According to Moran Cerf, a neuroscientist at Northwestern University who has been studying decision-making for over a decade, the surest way to maximize happiness has nothing to do with experiences, material goods, or personal philosophy.
It’s all about who you decide to spend time with. But “it’s not just advice to choose your friends carefully,” Cerf told Business Insider.
There are two premises that lead Cerf to believe personal company is the most important factor for long-term satisfaction.
The first is that decision-making is tiring. A great deal of research has found that humans have a limited amount of mental energy to devote to making choices. Picking our clothes, where to eat, what to eat when we get there, what music to listen to, whether it should actually be a podcast, and what to do in our free time all demand our brains to exert that energy on a daily basis.
(Cerf has actually made it a personal policy to always pick the second menu item on the list of specials when he’s out to eat, for just that reason.)
The second premise is that humans falsely believe they are in full control of their happiness by making those choices. So long as we make the right choices, the thinking goes, we’ll put ourselves on a path toward life satisfaction.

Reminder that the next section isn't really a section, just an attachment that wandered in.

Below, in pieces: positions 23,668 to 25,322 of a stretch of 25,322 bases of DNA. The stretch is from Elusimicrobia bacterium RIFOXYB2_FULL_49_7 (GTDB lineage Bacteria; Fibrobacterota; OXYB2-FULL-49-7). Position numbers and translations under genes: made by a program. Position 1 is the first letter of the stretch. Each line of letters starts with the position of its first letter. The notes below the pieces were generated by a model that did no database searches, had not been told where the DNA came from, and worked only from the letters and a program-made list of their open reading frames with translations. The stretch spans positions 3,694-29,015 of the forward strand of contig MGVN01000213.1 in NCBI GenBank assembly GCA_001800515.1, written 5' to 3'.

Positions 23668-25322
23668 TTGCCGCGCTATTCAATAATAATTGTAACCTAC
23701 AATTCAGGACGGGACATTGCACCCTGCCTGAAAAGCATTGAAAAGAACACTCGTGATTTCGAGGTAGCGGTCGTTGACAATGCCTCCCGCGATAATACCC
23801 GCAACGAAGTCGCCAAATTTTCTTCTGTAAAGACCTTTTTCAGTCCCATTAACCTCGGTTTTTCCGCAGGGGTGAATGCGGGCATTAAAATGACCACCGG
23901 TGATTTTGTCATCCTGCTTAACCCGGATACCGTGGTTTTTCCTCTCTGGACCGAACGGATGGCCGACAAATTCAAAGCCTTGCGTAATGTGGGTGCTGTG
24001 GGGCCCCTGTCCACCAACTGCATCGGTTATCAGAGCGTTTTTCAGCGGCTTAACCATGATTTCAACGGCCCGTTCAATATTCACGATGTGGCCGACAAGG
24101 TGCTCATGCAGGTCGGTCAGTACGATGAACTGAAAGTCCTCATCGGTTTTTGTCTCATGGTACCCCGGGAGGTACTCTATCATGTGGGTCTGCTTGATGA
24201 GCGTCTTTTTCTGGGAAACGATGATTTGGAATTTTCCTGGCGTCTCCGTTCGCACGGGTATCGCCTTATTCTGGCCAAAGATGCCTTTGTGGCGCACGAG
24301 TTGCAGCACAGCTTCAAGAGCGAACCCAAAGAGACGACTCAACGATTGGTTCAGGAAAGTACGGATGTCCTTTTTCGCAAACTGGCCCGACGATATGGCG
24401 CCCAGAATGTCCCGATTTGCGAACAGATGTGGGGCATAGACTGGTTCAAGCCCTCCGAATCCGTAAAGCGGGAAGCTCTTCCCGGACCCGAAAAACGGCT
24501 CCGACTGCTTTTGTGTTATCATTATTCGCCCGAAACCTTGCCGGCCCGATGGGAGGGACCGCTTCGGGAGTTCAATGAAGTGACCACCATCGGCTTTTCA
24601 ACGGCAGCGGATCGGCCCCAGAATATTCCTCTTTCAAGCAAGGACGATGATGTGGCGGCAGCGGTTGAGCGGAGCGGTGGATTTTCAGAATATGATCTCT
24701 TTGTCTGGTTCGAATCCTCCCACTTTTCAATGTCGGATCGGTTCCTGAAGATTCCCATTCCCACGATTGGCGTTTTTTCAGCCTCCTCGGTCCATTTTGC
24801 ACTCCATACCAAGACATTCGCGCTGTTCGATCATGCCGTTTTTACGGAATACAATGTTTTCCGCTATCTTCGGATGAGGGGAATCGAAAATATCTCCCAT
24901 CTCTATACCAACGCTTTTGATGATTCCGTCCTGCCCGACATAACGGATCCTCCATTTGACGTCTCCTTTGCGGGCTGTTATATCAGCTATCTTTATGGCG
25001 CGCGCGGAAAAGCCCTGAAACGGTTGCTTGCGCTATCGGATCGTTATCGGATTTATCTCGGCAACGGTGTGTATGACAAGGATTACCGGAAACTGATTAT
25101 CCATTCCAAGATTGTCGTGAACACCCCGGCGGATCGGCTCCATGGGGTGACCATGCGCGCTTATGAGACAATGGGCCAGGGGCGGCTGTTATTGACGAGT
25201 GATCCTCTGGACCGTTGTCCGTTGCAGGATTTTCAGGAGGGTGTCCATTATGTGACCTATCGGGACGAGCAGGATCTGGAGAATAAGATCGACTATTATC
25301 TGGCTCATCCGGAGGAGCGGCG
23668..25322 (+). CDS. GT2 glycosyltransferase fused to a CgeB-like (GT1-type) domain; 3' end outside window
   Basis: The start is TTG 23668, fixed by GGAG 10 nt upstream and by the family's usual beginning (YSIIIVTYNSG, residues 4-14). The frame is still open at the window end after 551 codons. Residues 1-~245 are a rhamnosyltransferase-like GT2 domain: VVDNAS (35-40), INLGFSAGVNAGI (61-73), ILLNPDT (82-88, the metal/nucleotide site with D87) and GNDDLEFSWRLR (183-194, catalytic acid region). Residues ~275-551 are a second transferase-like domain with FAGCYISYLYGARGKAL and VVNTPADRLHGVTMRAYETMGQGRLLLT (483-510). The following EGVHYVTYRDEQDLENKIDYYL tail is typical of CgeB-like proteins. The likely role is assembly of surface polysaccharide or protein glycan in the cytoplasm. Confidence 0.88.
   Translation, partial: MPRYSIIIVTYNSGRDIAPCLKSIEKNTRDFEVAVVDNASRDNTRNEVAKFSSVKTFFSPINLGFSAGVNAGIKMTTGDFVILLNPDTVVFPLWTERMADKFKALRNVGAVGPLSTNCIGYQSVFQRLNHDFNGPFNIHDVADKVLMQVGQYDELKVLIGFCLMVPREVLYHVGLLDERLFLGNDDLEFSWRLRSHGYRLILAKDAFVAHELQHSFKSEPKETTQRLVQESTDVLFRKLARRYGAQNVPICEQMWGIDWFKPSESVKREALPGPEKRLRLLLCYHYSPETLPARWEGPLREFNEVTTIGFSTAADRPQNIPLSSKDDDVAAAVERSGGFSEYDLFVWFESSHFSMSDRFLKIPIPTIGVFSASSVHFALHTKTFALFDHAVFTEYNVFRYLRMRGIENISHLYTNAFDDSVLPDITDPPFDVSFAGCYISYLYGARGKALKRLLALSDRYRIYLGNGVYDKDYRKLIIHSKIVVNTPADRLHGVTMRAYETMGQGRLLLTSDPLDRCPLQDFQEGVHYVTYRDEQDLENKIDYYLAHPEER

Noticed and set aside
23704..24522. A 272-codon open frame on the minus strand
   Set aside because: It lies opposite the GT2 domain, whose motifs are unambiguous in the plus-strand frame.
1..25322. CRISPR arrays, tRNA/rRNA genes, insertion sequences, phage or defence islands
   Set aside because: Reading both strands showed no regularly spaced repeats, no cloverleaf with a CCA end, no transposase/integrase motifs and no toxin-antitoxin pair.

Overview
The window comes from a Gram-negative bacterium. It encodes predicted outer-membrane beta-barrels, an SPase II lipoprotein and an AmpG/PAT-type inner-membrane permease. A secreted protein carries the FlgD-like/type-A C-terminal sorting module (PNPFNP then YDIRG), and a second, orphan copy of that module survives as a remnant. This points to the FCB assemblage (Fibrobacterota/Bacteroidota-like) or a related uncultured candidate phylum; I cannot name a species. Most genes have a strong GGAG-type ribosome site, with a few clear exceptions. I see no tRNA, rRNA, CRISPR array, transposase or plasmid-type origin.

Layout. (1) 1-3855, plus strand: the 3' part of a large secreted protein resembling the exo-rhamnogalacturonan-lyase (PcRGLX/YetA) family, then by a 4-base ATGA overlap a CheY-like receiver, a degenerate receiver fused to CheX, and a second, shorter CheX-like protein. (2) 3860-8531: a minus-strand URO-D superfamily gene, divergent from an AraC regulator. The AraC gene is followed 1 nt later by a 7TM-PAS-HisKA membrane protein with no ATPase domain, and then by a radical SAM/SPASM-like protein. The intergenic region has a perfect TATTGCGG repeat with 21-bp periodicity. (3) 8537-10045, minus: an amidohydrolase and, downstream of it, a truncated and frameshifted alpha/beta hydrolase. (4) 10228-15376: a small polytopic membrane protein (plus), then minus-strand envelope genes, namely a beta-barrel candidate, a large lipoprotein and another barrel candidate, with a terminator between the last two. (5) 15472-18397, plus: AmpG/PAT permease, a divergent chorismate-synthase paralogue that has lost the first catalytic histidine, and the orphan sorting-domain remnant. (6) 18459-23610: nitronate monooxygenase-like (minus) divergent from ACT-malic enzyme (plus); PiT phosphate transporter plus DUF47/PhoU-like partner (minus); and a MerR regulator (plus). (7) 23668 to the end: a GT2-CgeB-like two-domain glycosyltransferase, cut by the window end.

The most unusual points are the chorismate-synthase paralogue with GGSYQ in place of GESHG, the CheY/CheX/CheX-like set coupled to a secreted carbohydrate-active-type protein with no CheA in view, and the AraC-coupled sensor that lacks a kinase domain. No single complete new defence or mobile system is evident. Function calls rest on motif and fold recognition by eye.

Cerf rejects that idea. The truth is, decision-making is fraught with biases that cloud our judgment. People misremember bad experiences as good, and vice versa; they let their emotions turn a rational choice into an irrational one; and they use social cues, even subconsciously, to make choices they’d otherwise avoid.
But as Cerf tells his students, that last factor can be harnessed for good.
His neuroscience research has found that when two people are in each other’s company, their brain waves will begin to look nearly identical. One study of moviegoers, for instance, found the most engaging trailers all produced similar patterns in people’s brains.